Most volcanoes occur near the Earth's plate boundaries, but some do not. For example, the Hawaiian islands have been formed over millions of years by volcanic eruptions thousands of miles from the edges of the Pacific plate. Island formation is still happening on Hawaii every time the shield volcanoes Kilauea and Mauna Loa erupt.
It is thought that a hotspot - a stationary plume of magma that rises from deep within the Earth - powers the volcanism on Hawaii. As the Pacific plate slowly moves over the hotspot, the islands in the Hawaiian-Emperor chain have been built one at a time by a numerous volcanic eruptions.
Another hotspot is responsible for the past super-eruptions at Yellowstone National Park in the United States.
Image: Artwork showing a hotspot forming an island in the Hawaiian-Emperor chain (credit: Gary Hincks/SPL)
Plate boundaries are places of chaos and mineral wealth.
Professor Iain Stewart explains how hotspots are a good demonstration of Earth's system of tectonic plates. As the plates move across the Earth's surface, they interact with one another at plate boundaries, which are places where earthquakes and volcanoes are common. Typically, plate boundaries are also places of great mineral wealth.
Lava flows from this spectacular volcano have built the island of Hawaii.
Professor Iain Stewart explains how Mount Kilauea's eruptions of lava have built up the island of Hawaii over millions of years as a magma plume known as a hotspot rises up through the Earth's crust.
Scientists find evidence of a supervolcano's devastating power.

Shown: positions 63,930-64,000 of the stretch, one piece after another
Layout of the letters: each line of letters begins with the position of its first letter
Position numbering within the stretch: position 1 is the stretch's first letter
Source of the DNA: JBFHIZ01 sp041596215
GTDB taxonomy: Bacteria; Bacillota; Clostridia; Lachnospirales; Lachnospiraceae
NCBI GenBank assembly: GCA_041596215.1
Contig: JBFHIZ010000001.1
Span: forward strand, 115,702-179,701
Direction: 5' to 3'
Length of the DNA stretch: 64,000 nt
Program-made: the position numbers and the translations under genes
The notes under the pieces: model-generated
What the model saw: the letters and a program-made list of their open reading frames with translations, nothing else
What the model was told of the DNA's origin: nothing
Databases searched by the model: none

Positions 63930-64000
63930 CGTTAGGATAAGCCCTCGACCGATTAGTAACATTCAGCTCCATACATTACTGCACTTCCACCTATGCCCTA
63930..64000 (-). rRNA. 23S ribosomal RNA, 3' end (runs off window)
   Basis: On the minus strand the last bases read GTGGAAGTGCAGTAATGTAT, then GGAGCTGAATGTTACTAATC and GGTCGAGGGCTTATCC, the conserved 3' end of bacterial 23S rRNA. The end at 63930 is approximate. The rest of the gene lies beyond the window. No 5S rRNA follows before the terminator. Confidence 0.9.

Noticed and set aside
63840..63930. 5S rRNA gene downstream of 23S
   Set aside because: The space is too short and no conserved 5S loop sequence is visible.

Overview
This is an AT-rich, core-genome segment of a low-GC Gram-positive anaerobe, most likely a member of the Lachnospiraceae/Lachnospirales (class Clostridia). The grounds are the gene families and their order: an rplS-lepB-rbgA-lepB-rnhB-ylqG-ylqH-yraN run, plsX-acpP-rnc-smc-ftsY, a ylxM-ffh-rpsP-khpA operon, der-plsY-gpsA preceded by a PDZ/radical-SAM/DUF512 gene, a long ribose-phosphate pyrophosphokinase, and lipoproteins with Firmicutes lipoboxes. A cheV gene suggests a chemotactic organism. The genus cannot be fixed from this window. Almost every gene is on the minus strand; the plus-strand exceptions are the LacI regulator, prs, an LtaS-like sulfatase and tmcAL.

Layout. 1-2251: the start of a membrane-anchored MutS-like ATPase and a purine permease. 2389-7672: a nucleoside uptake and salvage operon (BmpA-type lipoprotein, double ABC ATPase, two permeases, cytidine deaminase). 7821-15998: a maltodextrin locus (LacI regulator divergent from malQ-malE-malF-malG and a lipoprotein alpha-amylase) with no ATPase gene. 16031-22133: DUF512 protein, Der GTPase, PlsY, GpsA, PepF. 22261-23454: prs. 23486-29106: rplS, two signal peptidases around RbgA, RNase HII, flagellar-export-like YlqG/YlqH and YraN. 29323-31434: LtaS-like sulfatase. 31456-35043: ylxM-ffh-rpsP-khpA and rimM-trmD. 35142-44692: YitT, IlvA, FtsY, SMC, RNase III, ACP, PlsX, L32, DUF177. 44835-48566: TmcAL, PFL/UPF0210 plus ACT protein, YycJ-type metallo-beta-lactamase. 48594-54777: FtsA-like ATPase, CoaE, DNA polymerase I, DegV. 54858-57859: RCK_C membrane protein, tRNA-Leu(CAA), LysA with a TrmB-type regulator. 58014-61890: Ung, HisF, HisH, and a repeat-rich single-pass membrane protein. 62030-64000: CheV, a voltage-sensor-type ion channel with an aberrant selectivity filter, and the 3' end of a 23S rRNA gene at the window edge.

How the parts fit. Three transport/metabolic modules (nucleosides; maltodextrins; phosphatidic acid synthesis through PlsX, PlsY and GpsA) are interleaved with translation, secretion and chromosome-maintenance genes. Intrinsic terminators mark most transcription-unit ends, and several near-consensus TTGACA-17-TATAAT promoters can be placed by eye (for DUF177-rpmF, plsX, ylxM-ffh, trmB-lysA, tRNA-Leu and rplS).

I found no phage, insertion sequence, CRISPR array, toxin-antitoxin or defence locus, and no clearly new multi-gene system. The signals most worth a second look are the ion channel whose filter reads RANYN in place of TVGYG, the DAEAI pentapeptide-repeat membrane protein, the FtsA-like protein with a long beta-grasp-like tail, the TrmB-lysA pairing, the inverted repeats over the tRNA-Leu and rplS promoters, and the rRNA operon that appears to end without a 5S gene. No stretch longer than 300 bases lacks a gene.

Archaeologists working in Orchard, Nebraska, found hundreds of fossilised prehistoric animals that were killed by ash from a volcanic eruption. When they traced the source of the ash, they discovered that it was a supervolcano 1,600km away in Bruneau Jarbridge, Idaho. The hotspot that powered the Bruneau Jarbridge eruption 12-10.5 million years ago caused a trail of prehistoric super-eruptions as the North American plate moved over it.
In geology, the places known as hotspots or hot spots are volcanic regions thought to be fed by underlying mantle that is anomalously hot compared with the surrounding mantle. They may be on, near to, or far from tectonic plate boundaries. Currently, there are two hypotheses that attempt to explain their origins. One suggests that hotspots are due to mantle plumes that rise as thermal diapirs from the core–mantle boundary. The other hypothesis is that lithospheric extension permits the passive rising of melt from shallow depths. This hypothesis considers the term "hotspot" to be a misnomer, asserting that the mantle source beneath them is, in fact, not anomalously hot at all. Well known examples include Hawaii and Yellowstone.